Rights Group Says 1,500 Sites of Indiscriminate Syrian Gov'r Air Attacks Identified

Bombing by Assad forces is the 'key cause of the displacement crisis in Syria,' says Human Rights Watch deputy Middle East and North Africa director.

Residents look for survivors amid the rubble of collapsed buildings after what activists said were air strikes by forces loyal to Syria's Assad in Aleppo. February 21, 2015.
Residents look for survivors amid the rubble of collapsed buildings after what activists said were air strikes by forces loyal to Syria's Assad in Aleppo. February 21, 2015.Credit: Reuters

Human Rights Watch said Tuesday it has identified nearly 1,500 sites where the Syrian government has carried out indiscriminate air attacks over the past year using barrel bombs and other improvised weapons that have killed or injured thousands of people.

The human rights group accused Syrian President Bashar Assad of lying when he said his government was not using barrel bombs and said in a new report that the attacks have had "a devastating impact on civilians."

Human Rights Watch said that by examining satellite imagery it identified some 450 major damage sites in 10 towns and villages held by rebel groups in the Daraa governorate in the south and over 1,000 in war-ravaged Aleppo, Syria's largest city.

It also examined video and photographic evidence and interviewed witnesses to document the attacks.

Nadim Houry, the group's deputy Middle East and North Africa director, told a news conference that the majority of deaths are still caused by the Assad government, and the bombing is the "key cause of the displacement crisis in Syria."

The four-year-old Syrian conflict has killed 220,000 people, according to UN estimates, and displaced 6.5 million inside the country and more than 3 million people to neighboring countries.

In an interview with the BBC on Feb. 10, Assad denied his forces have used barrel bombs, insisting that the army uses bullets, missiles and bombs. "There are no barrel bombs; we don't have barrels," he insisted.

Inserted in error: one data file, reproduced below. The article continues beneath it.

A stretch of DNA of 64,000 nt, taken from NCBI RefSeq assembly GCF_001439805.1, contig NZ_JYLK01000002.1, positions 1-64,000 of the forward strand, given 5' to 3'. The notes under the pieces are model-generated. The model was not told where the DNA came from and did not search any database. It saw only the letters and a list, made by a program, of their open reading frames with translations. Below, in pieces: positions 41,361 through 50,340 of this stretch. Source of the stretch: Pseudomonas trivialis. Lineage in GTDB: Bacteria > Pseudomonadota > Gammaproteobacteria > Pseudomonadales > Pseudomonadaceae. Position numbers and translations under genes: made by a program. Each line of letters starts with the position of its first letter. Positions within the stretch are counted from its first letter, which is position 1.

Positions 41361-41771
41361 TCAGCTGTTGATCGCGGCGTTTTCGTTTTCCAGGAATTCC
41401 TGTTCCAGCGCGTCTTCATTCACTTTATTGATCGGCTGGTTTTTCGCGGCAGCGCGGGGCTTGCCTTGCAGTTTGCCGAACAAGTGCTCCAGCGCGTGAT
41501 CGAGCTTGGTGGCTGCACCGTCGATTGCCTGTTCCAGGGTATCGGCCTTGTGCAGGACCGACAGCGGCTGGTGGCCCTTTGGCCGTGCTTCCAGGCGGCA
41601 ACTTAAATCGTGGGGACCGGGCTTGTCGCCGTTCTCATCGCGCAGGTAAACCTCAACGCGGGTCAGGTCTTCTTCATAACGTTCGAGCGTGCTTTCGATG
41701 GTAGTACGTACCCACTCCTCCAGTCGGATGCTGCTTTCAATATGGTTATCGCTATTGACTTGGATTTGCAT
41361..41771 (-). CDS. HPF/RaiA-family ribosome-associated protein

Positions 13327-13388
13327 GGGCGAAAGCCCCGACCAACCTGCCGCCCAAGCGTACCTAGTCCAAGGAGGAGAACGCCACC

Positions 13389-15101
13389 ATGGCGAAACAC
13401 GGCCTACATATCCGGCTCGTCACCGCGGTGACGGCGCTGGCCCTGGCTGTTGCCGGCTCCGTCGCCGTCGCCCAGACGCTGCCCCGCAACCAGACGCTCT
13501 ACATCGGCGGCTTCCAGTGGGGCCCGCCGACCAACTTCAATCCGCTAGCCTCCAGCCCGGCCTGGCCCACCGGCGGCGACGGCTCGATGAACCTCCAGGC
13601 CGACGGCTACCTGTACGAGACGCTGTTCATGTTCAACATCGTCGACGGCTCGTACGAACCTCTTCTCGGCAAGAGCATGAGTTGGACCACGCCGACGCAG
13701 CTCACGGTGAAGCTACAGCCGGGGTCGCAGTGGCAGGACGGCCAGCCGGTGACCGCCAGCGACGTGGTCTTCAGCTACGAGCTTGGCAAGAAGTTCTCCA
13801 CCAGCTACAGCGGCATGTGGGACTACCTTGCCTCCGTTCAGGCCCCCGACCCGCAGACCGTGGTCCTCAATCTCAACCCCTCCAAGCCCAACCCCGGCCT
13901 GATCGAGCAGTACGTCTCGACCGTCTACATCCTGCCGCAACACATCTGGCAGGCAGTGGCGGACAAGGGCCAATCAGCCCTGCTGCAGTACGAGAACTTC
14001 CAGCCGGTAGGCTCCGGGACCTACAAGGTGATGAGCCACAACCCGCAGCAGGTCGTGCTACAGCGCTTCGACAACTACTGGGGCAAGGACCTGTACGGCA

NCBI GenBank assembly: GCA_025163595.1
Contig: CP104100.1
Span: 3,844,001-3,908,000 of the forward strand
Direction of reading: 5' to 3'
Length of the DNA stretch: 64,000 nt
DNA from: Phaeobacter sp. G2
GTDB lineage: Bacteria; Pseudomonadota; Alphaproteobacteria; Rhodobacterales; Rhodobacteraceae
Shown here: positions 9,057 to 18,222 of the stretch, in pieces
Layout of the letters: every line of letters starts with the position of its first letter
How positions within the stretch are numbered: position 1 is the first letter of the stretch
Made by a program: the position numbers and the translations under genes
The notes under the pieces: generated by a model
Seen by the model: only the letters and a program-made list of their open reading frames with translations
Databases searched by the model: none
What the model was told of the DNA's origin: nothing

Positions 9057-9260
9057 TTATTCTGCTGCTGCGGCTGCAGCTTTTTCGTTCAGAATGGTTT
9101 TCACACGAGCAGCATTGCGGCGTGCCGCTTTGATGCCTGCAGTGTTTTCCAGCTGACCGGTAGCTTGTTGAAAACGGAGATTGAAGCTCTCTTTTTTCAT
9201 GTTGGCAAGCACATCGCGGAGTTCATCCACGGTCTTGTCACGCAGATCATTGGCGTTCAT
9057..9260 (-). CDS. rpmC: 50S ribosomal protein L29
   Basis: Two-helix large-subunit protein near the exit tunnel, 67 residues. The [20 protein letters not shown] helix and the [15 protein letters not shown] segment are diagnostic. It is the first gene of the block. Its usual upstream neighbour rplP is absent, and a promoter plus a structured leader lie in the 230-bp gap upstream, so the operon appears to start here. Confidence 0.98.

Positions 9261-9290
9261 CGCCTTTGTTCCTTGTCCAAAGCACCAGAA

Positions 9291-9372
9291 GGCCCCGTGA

Philippe Bolopion, United Nations director at Human Rights Watch, told reporters "we know he is simply lying."

The government's use of barrel bombs, usually dropped by helicopters, has been widely documented by international human rights organizations and residents of opposition-held areas in Syria.

The Syrian Network for Human Rights reported on February 22 that 6,163 civilians — including 1,892 children and 1,720 women — have been killed by the crude explosive devices since the Security Council adopted a resolution a Feb. 22, 2014 which demanded that all parties to the conflict in Syria end the indiscriminate use of barrel bombs and other weapons in populated areas.

The Violations Documentation Center, a local monitoring group, has documented 609 civilian deaths in Daraa and 2,575 civilian deaths in Aleppo governorate over the past year from aerial attacks, Human Rights Watch said.

The rights group urged the Security Council to impose an arms embargo on Syria's government and any group implicated in widespread human rights abuses.

"We believe an arms embargo would deal adequately with the issue of barrel bombs," Bolopion said, because it would target shipments of spare parts, fuel for aircraft and other key items.

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